2021 IRISH NATIONAL TEAM TRIALS
- Tuesday, April 20th – Saturday, April 24th
- Prelims at 10:00 am local; Finals at 5:30 pm local
- Sport Ireland National Aquatic Centre, Dublin
- Swim Ireland Olympic Selection Policy
- One-shot Olympic qualifying meet
- Meet Package
- Schedule of Events
- Live Results
- Live Stream
- Psych Sheets
Day 1 of the 2021 Irish National Team Trials has wrapped up and the first round of semi-finals is out of the way. During night 1 finals, athletes contested 100 backstroke, 100 breaststroke, and 200 butterfly semis. As a reminder, Irish Trials values heats, semis, and finals swims equally in terms of Olympic qualification meaning that the 2 swimmers with the fastest times, should they be under the FINA A standards as specified below, across all three rounds of racing will likely be nominated to the squad.
|FINA A STANDARDS|
|Men’s Cut||Event||Women’s Cut|
|48.57||100 m freestyle||54.38|
|1:47.02||200 m freestyle||1:57.28|
|3:46.78||400 m freestyle||4:07.90|
|7:54.31||800 m freestyle||8:33.36|
|15:00.99||1500 m freestyle||16:32.04|
|53.85||100 m backstroke||1:00.25|
|1:57.50||200 m backstroke||2:10.39|
|59.93||100 m breaststroke||1:07.07|
|2:10.35||200 m breaststroke||2:25.52|
|51.96||100 m butterfly||57.92|
|1:56.48||200 m butterfly||2:08.43|
|1:59.67||200 m individual medley||2:12.56|
|4:15.84||400 m individual medley||4:38.53|
The only woman to get under the Olympic selection cut during night 1 was Mona McSharry who again swam faster than the 1:07.07 she needed in the 100 breast. She posted a 1:06.29 to win the 100 event, improving upon the 1:06.97 she swam during the prelims. McSharry’s swim was also fast enough to bring the Irish record down another 0.90 seconds, having already broken her own mark of 1:07.10. That makes McSharry the only Irish woman in history to swim faster than a 1:07.00.
The swim for McSharry makes her the 7th fastest swimmer in the world this season, surpassing Lydia Jacoby‘s 1:06.38.
Niamh Coyne was the closest swimmer to McSharry during the semis, posting a 1:07.58 while Molly Mayne trailed with a 1:10.60 for third.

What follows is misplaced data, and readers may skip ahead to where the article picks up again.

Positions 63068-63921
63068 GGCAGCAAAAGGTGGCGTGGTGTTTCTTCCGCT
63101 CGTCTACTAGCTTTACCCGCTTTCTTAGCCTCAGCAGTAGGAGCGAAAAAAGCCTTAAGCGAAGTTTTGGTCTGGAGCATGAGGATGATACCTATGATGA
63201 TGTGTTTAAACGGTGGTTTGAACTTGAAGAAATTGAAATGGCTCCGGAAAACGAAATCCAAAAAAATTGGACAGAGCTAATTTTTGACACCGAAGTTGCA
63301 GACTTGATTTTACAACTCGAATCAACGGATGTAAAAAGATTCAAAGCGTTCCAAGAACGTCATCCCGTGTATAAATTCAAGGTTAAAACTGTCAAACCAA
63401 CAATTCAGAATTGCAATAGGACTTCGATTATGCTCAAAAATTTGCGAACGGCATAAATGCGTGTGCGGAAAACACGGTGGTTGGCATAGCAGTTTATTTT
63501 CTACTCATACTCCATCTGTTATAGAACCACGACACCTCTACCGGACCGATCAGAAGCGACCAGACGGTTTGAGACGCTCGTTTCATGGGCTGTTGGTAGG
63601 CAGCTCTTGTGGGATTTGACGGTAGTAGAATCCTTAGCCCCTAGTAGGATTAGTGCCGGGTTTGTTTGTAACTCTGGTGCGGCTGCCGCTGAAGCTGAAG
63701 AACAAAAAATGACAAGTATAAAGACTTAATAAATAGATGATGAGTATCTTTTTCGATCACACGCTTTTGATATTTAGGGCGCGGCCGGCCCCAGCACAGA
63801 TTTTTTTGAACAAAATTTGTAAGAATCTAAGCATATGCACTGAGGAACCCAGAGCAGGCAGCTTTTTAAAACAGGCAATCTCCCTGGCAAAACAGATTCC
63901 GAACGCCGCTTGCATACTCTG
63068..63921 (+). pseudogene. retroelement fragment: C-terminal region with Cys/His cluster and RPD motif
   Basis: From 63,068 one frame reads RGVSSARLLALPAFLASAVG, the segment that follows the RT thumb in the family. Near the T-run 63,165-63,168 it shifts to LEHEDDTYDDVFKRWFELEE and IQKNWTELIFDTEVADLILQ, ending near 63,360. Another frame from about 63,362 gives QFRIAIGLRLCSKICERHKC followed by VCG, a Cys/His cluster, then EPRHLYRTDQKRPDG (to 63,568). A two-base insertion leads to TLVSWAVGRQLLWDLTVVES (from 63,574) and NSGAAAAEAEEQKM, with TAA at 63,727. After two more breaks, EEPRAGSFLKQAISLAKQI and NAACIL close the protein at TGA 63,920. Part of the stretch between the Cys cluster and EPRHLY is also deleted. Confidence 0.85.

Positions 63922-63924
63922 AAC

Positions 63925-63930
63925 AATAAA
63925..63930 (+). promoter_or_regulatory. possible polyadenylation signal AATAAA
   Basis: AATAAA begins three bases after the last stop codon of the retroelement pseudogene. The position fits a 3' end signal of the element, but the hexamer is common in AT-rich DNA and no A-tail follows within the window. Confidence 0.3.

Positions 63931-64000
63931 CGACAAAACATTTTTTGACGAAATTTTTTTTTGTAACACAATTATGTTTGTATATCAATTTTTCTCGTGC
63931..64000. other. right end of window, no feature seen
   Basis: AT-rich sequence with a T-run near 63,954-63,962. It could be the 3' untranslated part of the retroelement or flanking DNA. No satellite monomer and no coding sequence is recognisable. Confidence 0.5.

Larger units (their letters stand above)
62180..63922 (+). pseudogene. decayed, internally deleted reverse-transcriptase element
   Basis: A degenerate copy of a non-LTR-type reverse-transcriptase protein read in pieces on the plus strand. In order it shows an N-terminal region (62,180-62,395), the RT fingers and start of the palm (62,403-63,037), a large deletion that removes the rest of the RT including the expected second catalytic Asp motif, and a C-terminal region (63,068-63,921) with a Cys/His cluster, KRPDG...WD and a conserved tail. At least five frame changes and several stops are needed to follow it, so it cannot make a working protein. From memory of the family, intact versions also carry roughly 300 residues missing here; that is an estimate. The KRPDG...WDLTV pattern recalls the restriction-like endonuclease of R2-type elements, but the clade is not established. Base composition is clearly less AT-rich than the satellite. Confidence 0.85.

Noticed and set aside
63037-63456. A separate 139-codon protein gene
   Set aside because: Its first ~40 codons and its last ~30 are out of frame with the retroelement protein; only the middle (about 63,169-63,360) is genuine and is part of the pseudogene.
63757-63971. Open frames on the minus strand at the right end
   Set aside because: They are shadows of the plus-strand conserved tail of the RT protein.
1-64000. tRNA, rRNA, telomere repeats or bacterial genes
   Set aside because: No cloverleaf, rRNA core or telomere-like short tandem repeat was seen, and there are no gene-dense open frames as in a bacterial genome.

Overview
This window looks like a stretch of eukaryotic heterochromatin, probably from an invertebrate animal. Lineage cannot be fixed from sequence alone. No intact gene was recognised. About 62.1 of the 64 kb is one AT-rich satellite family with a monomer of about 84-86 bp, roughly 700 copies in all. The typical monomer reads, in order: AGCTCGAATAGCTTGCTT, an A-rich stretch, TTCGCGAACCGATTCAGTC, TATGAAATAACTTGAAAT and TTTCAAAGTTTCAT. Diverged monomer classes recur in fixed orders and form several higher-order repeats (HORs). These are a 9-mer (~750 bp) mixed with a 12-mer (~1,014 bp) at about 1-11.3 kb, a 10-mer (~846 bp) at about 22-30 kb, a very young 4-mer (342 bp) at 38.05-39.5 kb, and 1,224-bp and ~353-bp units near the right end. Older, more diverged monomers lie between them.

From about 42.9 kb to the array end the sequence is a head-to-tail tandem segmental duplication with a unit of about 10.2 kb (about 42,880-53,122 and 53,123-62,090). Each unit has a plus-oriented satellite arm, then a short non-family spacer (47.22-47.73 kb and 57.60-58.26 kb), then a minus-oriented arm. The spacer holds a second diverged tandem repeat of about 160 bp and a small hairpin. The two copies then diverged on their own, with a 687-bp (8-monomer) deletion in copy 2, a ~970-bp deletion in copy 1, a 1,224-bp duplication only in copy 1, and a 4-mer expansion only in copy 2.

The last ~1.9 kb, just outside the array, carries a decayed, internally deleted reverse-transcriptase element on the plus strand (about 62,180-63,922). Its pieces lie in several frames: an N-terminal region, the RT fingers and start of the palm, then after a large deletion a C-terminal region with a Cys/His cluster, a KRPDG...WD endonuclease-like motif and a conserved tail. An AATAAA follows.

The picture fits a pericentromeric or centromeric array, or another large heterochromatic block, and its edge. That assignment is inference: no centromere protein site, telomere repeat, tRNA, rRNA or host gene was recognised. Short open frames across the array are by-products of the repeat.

In the men’s event, the only swimmer to crack the 59.93 FINA A was Darragh Greene who was actually pre-qualified for the Olympics heading into the meet. Greene has gotten under the mark again during the prelims with a 59.76 and in the semis with a 59.86. The 56.76 prelim swim for Greene was also a new national record in the event. Both Eoin Corby and Nicholas Quinn were within a second, hitting a 1:00.15 and 1:00.83, respectively. The two will battle it out one more time during the finals as they each search for Olympic qualification.
In the 100 backstroke, Danielle Hill managed to notch a new national record with a 1:00.48 to improve upon her own mark of 1:00.90 from back in February 2020. That swim was two and a half seconds faster than the 1:03.07 that she swam during the prelims but was still short of the 1:00.48 Olympic qualification mark. Rebecca Reid and Maria Godden were the second and third fastest semi-finalist, hitting a 1:03.64 and 1:04.10, respectively.
On the men’s side of the 100 back, Olympic qualified Shane Ryan was a bit slower than the 53.85 mark which he hit in the prelims as he swam to a 54.91 for second place in the semis. Ryan, like Greene, was already qualified to swim at the Olympics. Conor Ferguson dropped from a 54.67 to a 54.32 for top seed heading into the finals and will need to shave another 0.40 seconds to add his name to the Olympic roster.
In the men’s 200 butterfly in Brendan Hyland and Paddy Johnston got under the 2-minute mark with a 1:57.85 and 1:59.76, respectively. Both of those swims for Hyland and Johnston were faster than their prelims swims and got them a little bit closer to the 1:56.48 selection standard.